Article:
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The following is presented as part of The Columbian’s Opinion content, which offers a point of view in order to provoke thought and debate of civic issues. Opinions represent the viewpoint of the author. Unsigned editorials represent the consensus opinion of The Columbian’s editorial board, which operates independently of the news department.
News / Opinion / Editorials

In Our View: Update electrical grid to keep up with demand

The Columbian
Published: June 4, 2024, 6:03am

According to various estimates, electricity demand in the United States is expected to increase by at least 30 percent over the next decade. Extreme weather is increasing the use of air conditioning in the summer and heating systems in the winter; electric vehicles require charging; and the digital revolution, which includes high-tech data centers and countless hand-held devices, adds to the strain on an aging and outdated electrical grid.

That calls for action, such as the Biden administration’s recent announcement of the Federal-State Modern Grid Deployment Initiative in conjunction with 21 states, including Washington.

The goal is to “help drive grid adaptation quickly and cost-effectively to meet the challenges and opportunities that the power sector faces.” As media outlet States Newsroom explains: “In exchange for federal technical and financial assistance opportunities, participating states will ‘prioritize efforts that support the adoption of modern grid solutions to expand grid capacity and build modern grid capabilities on both new and existing transmission and distribution lines.’ ”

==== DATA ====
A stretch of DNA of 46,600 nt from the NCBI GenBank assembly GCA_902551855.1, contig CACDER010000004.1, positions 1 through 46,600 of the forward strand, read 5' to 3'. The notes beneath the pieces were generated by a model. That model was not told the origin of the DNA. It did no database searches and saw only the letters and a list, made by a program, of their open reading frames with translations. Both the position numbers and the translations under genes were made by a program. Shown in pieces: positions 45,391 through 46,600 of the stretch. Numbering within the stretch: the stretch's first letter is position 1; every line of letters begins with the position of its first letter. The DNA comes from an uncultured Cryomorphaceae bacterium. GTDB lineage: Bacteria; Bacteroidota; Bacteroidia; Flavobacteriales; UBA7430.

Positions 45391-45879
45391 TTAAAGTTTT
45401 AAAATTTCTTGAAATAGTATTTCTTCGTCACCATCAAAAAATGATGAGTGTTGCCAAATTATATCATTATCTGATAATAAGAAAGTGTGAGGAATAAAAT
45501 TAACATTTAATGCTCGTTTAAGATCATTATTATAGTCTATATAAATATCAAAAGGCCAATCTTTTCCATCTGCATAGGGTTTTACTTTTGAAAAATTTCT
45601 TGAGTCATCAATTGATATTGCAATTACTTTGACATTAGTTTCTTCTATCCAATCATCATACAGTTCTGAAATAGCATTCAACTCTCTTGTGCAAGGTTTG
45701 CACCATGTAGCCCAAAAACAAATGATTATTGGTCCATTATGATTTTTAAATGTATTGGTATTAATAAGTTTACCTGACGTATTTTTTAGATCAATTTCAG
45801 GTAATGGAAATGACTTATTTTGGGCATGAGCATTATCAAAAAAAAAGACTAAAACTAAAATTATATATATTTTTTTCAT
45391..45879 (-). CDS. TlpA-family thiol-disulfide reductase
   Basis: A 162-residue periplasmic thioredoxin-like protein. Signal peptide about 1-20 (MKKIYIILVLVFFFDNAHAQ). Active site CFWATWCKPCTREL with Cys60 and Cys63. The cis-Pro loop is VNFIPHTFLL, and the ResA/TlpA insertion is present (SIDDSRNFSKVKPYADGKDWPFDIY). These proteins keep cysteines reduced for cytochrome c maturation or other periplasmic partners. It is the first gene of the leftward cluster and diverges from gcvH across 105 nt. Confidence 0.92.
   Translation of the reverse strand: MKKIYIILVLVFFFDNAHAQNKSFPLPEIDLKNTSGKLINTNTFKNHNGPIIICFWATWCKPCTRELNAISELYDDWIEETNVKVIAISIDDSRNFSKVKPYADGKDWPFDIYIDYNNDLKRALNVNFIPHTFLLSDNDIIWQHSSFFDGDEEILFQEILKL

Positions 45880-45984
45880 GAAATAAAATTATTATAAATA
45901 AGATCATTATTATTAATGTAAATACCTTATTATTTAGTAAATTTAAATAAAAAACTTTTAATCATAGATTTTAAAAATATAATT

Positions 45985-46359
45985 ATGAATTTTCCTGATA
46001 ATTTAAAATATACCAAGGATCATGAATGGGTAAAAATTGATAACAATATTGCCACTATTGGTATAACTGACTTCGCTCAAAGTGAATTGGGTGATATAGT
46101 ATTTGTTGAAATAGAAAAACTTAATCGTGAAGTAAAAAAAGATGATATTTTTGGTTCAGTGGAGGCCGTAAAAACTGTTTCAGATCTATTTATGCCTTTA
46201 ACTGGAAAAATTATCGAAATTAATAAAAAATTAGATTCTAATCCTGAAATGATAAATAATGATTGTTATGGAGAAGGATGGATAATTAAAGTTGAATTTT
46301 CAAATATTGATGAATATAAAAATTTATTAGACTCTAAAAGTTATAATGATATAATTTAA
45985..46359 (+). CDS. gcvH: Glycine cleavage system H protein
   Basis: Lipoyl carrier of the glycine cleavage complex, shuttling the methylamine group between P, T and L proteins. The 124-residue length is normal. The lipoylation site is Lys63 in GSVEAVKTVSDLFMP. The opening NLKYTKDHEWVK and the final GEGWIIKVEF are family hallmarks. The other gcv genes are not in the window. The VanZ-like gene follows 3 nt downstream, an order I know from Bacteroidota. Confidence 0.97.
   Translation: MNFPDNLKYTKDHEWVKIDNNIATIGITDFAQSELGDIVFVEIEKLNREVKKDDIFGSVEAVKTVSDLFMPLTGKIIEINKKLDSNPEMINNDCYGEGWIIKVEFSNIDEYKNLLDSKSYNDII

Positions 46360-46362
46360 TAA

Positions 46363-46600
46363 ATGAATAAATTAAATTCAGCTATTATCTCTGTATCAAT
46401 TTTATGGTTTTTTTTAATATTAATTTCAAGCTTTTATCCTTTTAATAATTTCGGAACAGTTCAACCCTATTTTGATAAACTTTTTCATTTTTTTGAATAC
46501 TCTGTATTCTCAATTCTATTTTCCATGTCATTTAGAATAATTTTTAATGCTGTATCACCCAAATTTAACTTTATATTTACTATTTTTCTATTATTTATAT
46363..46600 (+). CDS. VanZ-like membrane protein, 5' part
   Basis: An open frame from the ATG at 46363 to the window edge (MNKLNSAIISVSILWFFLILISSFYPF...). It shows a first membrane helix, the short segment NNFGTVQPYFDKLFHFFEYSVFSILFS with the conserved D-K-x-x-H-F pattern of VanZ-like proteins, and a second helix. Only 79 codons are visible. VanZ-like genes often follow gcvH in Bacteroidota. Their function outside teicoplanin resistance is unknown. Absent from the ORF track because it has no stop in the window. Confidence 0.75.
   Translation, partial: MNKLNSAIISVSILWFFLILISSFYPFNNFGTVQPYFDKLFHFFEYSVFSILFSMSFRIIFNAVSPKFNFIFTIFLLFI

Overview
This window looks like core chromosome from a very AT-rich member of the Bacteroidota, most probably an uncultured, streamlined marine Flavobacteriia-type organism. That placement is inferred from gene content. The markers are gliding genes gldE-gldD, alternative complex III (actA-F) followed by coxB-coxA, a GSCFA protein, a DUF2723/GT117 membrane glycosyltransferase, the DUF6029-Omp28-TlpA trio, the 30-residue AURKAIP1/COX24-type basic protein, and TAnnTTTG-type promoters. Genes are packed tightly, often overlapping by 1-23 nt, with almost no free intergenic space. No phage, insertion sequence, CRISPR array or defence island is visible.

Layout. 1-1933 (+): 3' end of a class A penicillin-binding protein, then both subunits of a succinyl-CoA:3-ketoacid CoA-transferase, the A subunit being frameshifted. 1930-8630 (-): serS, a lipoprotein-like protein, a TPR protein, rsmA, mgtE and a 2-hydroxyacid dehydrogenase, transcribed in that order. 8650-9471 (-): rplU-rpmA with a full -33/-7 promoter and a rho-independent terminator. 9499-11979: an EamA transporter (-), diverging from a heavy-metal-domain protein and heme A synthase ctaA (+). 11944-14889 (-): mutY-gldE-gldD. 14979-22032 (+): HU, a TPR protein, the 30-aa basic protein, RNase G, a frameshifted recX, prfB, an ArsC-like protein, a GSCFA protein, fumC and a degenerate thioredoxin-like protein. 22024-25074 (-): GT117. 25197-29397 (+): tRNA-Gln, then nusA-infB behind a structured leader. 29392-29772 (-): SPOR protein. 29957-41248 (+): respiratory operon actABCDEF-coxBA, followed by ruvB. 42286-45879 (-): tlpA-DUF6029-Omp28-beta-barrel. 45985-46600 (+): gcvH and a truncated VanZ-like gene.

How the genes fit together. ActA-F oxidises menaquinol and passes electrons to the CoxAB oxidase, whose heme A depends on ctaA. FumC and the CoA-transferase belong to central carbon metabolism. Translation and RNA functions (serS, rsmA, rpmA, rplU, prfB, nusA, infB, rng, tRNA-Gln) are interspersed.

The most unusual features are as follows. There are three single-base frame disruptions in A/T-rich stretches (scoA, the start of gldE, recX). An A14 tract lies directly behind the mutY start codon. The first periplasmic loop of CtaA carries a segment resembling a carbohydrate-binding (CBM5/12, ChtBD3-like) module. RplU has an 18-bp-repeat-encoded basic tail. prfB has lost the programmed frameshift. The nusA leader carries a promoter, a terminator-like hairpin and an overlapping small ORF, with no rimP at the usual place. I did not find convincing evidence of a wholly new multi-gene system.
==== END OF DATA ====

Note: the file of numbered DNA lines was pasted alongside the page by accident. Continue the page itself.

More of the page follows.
The importance of the effort can be seen in Washington. Our state has made great strides in developing alternative energy, working to supplant fossil fuels with wind and solar energy. State government has promoted electric vehicles and raised awareness of climate change. But regardless of how the electricity is generated, those efforts can be undermined if customers are unable to access it because of an unreliable grid.

In 2022, the Legislature unanimously passed House Bill 1623, which would have examined the future reliability of the state’s grid. Gov. Jay Inslee vetoed the legislation, saying that it was redundant: “For example, the Department of Commerce and the Utilities and Transportation Commission already convene annual meetings to review resource adequacy needs. And, under the Clean Energy Transformation Act, the Department of Commerce is required to provide a report to the Legislature every four years on this issue. All of this work is in addition to the annual resource adequacy assessment conducted by the Northwest Power and Conservation Council.”

In spite of that, the Pacific Northwest Utilities Conference Committee and the Northwest Power and Conservation Council both have sounded an alarm about the need to increase storage capacity and transmission capacity.

When it comes to economies of scale in such energy, it makes sense for the federal government to be involved. As White House officials noted last week, “Grid modernization can be encumbered by legacy policies and technologies designed for a time when electricity demand was much more static than it is today.”

It is notable that all 21 states to join the initiative have Democratic governors. While differing political philosophies can result in different opinions about our nation’s energy future, this is a national issue that requires cooperation between states. It also requires the kind of innovation that only a large-scale initiative can generate.

For example, the electrical grid in Texas is managed by private companies, rather than public entities. That fierce free-market independence has resulted in an inordinate number of deadly power outages when electricity is most needed.

Electricity transmission is essential to a growing economy and is a matter of national security. Whether this initiative effectively addresses those concerns or amounts to little more than hot air remains to be seen, but improvements are imperative.